Positioned within Botswana’s Okavango Delta, adjacent to Moremi Game Reserve and Chobe National Park, Khwai Private Reserve is truly where the wild things are, with up to 50 different species being sighted on particularly productive game drives, but that hasn’t always been the case…
KPR (as it’s affectionately known by those whose hearts it has captured) was once a hunting concession. It’ll come as no surprise to learn that animals in such an area tend to be somewhat wary of human activity and thus are difficult to get a really good look at. Being a solely photographic operation, we don’t need the thrill of the chase, we prefer happy, relaxed wildlife that our guests can spend time watching, so we immediately set about habituating the wildlife when we became involved with the reserve.
We spent an entire year tracking animals and gradually getting them used to the presence of our vehicles, and within two to three years of hunting stopping the wildlife sightings increased dramatically.
Predators are always a major safari highlight of course, and there’s no shortage of them in Khwai. Families of lions laze in the hot sun, and leopards give away treetop locations with the flick of a tail. Cheetahs can be seen stalking through the long grass whilst African wild dogs whip one another up into a hunting frenzy.
Large herds of elephants parade through the concession, and buffalos barrel determinedly across the plains. Baboons shout and whoop to each other, as a variety of antelopes including sable and roan graze quietly, with twitching ears always aware of others around them.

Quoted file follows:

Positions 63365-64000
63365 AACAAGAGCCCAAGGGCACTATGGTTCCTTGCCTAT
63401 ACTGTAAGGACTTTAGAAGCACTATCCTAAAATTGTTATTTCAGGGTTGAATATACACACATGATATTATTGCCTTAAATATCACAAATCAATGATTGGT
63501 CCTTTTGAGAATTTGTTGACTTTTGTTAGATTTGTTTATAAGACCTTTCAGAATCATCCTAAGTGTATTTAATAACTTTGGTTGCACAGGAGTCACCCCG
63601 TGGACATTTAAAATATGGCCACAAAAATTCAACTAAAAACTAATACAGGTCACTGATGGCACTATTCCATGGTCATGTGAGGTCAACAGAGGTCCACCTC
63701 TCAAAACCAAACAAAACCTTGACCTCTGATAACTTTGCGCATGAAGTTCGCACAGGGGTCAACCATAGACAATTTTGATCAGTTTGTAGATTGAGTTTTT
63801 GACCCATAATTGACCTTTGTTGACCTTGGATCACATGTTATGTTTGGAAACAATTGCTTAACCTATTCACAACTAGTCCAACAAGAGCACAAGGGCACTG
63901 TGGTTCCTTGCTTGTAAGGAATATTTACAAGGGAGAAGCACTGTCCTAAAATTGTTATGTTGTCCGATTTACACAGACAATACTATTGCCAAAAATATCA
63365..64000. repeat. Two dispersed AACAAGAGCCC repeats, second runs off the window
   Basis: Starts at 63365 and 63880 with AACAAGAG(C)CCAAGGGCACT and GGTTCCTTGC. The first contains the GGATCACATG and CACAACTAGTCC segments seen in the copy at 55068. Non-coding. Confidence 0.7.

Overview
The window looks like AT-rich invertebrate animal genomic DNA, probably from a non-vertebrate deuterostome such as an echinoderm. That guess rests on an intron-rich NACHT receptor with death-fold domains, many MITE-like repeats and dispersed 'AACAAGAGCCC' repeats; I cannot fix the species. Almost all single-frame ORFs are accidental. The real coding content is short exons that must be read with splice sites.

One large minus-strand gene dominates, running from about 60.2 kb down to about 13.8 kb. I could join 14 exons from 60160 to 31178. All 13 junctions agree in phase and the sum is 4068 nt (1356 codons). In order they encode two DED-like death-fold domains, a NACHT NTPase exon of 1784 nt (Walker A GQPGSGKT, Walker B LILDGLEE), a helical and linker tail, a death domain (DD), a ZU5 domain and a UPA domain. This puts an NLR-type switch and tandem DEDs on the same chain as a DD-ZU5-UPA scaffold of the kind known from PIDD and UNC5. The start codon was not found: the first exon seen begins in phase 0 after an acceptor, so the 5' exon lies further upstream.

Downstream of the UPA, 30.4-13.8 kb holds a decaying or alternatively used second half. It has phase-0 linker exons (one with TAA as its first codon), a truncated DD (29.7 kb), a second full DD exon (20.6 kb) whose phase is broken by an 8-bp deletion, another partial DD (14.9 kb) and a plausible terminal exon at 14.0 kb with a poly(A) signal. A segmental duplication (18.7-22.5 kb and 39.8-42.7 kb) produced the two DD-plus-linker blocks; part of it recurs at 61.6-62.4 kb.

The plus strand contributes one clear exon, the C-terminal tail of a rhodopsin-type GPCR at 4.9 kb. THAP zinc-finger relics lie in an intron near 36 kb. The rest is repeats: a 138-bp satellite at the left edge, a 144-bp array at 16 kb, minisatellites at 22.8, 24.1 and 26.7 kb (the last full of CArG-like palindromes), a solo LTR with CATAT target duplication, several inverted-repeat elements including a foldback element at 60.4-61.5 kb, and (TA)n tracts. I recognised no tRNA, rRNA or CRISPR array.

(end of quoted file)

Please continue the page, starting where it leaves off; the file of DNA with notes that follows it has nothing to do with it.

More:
It would be easy to assume that a reserve which extends to 495,000 acres and boasts abundant wildlife might be full of camps, but that’s certainly not the case at KPR. On the contrary, we operate only three camps here: Sable Alley, Hyena Pan and Skybeds, whilst photographers rave about Khwai Pangolin which is also in the concession.
We like to think that we’ve been rather clever with our placement of the camps by positioning them next to water. At Sable Alley for example, the sound of hippos snorting provides an ambient soundtrack to camp life, and it’s not unusual to have elephants brushing past the canvas of your room as you lie in bed reflecting on the day. Hyena Pan meanwhile is becoming iconic for the plethora of elephants who visit, often approaching the camp’s decks to get a better look at the guests and staff – we’ve even installed a wildlife viewing hide to allow guests to get even closer to these giant characters.
Skybeds is an innovative setup that’s completely open to the sights and sounds of the bush, and throngs of elephants often wind their way around the platforms, with the occasional hyena being sighted from the viewpoints the beds offer as well.
The wildlife in Khwai Private Reserve may not have been historically strong, but this rather special area is going from strength to strength, and the animals seem to like visiting just as much as our guests do!